Pallavi Arora and Shirley Bhatnagar reanimate ancient pottery from the Indus valley civilisation
The story began with the curatorial brief put forward by Kristine Michael, where she asked us to collaborate on a project for the Serendipity Arts festival 2020. (This was in October of 2020 and due to the ongoing pandemic, this would be a virtual festival. We had three months to work on this as the festival went live on the 15th of December.)
Pallavi: The concept put forward by Kristine and Chandrika Grover Raleigh, in the brief was to explore the art of Kintsugi, and the concepts of creation and recreation. Kintsugi is the Japanese art form of mending broken pottery with liquid gold in order for the pottery to be made whole and usable again. The idea of not discarding that which is broken but instead rebuilding it and appreciating its new form with all its scars was something that resonated with me. For personal reasons I instinctively responded to the notion of broken fragments indicating a sense of loss and the process of recreating as a metaphor for healing.
Shirley: When the call for the collaborative project came, I had been collecting never-before-seen images of Indus Valley pottery from the Internet, and was shocked at how little information was available online or in print form about them. We did not even know such pottery existed.
The images that I had collected were mostly on auction sites or galleries dealing with antiques, rather than with museums. This led me to believe that the pottery would have been smuggled out over the years or as is the case with many sites the excavation had started pre-independence or by European archaeologists as in the case of Mehergarh, the oldest Indus Valley Site. These artifacts were carried away to fuel the market for art and antiques worldwide.
The saddest aspect of this is not so much that the pottery is no longer in the Indian subcontinent but that there is no comprehensive or reliable information regarding it.
Information on the most enduring material is at best a footnote in the larger picture from one of the oldest civilizations. This cultural disconnect needed to be healed. I wondered if a cultural loss could be the metaphor for this project and be linked to Kintsugi?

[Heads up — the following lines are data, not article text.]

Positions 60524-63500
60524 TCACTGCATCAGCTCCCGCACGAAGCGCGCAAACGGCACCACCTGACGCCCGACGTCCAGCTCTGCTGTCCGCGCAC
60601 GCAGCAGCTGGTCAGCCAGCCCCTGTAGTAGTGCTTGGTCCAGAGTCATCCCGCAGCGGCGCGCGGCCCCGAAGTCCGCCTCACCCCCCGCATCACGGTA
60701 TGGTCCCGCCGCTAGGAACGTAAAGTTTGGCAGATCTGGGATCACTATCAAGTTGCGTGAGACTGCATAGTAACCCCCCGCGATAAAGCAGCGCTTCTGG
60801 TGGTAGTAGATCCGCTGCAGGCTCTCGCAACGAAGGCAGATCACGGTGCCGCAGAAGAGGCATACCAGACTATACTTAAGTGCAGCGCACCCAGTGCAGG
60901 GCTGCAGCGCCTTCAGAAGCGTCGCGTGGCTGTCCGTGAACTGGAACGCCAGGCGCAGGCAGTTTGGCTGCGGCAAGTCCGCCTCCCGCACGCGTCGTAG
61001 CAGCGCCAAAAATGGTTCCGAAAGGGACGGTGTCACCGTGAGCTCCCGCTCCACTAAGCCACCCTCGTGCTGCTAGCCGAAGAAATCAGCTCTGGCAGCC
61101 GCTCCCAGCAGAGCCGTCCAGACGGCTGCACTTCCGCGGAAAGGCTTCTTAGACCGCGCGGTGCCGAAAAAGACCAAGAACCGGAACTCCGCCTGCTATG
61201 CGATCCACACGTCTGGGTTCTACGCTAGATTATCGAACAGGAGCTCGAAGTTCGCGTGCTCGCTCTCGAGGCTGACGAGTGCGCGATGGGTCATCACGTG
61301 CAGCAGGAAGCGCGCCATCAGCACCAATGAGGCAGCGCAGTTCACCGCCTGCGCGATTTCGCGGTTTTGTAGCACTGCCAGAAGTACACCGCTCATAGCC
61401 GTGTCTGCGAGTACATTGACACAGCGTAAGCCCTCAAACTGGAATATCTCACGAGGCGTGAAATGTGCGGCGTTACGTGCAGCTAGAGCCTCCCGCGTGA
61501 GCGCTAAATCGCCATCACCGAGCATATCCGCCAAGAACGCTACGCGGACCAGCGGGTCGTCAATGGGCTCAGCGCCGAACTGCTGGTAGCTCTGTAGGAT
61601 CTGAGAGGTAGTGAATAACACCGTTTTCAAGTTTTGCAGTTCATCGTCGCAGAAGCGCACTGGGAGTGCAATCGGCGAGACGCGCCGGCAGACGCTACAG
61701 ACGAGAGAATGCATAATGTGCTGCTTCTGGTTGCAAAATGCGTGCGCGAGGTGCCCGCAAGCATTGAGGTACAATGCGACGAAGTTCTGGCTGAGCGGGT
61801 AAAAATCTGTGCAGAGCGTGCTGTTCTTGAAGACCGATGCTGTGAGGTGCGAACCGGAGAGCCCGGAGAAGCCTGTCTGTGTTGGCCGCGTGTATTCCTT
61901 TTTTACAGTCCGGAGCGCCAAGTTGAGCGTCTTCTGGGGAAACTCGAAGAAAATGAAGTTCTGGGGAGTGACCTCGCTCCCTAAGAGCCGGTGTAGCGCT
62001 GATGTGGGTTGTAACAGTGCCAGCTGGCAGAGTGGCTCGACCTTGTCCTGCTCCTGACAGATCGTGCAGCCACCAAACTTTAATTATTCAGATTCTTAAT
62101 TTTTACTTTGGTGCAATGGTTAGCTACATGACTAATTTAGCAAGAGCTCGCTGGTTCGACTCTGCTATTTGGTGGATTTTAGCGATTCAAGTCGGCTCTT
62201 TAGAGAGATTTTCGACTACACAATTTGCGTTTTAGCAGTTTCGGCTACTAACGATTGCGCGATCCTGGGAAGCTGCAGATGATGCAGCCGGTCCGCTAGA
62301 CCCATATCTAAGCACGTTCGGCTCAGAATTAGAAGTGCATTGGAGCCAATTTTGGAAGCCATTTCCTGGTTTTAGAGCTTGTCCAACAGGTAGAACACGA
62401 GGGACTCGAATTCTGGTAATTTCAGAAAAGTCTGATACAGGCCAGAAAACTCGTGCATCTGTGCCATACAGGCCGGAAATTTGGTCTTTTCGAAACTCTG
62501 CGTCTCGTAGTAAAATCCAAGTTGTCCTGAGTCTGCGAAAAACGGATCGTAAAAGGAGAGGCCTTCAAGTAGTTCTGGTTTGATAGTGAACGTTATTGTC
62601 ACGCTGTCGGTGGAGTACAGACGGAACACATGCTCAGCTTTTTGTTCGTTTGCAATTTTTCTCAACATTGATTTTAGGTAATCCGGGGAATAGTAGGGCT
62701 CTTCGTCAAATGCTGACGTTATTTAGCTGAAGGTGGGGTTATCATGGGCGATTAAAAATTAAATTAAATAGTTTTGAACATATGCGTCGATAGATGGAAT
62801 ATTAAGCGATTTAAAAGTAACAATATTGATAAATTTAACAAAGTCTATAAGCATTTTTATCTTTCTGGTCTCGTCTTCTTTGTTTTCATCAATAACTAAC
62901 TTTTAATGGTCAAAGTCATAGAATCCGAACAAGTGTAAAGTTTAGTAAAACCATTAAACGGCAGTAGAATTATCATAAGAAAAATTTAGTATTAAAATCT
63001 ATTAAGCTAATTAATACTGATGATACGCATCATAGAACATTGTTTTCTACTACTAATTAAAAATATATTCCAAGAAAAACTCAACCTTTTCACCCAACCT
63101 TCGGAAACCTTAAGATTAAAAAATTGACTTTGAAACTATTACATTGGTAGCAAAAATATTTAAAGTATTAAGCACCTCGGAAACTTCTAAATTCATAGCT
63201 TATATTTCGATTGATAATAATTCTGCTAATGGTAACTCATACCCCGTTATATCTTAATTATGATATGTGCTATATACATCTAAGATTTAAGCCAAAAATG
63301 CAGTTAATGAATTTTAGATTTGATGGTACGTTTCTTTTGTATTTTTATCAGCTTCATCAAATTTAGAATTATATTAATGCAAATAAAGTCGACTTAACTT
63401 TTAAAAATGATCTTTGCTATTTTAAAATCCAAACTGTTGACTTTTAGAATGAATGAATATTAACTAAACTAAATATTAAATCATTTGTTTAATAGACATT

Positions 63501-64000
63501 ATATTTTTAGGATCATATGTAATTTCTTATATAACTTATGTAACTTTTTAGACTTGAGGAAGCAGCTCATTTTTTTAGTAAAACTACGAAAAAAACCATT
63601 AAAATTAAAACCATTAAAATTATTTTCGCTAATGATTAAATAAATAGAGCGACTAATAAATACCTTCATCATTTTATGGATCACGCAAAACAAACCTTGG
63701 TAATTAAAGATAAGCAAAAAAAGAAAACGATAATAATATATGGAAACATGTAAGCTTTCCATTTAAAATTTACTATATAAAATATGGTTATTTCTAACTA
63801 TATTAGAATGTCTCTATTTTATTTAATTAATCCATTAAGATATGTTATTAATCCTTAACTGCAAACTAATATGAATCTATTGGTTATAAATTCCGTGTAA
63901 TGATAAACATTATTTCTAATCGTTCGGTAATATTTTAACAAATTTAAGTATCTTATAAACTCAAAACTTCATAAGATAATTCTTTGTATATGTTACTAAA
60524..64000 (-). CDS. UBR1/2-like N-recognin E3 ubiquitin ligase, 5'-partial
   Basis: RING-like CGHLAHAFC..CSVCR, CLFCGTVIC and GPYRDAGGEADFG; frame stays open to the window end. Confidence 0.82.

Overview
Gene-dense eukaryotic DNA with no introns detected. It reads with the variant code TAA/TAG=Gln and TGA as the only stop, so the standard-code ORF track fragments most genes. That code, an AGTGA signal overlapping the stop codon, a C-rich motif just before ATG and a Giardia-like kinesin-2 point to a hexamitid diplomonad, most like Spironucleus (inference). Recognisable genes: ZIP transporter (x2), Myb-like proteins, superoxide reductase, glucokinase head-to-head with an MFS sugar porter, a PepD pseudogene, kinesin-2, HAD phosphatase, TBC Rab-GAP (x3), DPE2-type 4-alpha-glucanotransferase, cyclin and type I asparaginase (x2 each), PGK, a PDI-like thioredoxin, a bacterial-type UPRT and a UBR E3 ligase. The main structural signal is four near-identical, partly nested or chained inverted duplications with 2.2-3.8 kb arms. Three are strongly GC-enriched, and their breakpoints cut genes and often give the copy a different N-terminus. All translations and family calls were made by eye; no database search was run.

Pallavi: Yes, all that comes before us forms our sense of self and identity in many ways. Our history, our ancestors give us a sense of pride in who we are and a connection to the land we belong to. It struck me as deeply problematic that we had never seen these artifacts and as you mentioned that they are not well documented either.
So in a sense, a little bit of our history is unknown to us, and therein lies a sense of loss. From this point on the narrative began to take shape.
Shirley: While going through the images we felt transported to another time. The beauty of the forms and the details in the drawings on them was inspiring, as was the fact that the pottery was anything between 5000 -7000 years old.
Pallavi: It was this sense of wonder at the beauty of the forms and the stories they told that acted as the inspiration and springboard for the visuals of the film.
From very early on I saw the simple line as a visual element: a moving line as a metaphor for the river Indus, on the banks of which this civilisation flourished, and the golden line of kintsugi as a metaphor for healing.
Lines that form a river
Lines that move
Lines as memory
Lines as time
Lines that breathe
Lines that crack and are rebuilt
A line of gold
A line that heals
A line sublime
Shirley: From the various examples of ancient polychrome pottery, what stood out were those with animals. We both were drawn to the pottery with the animal imagery more than just pure patterns.
There are pots with numerous tiny ibex painted row after row as if trying to capture a herd. There are birds and snakes and hyenas lions, and antelopes.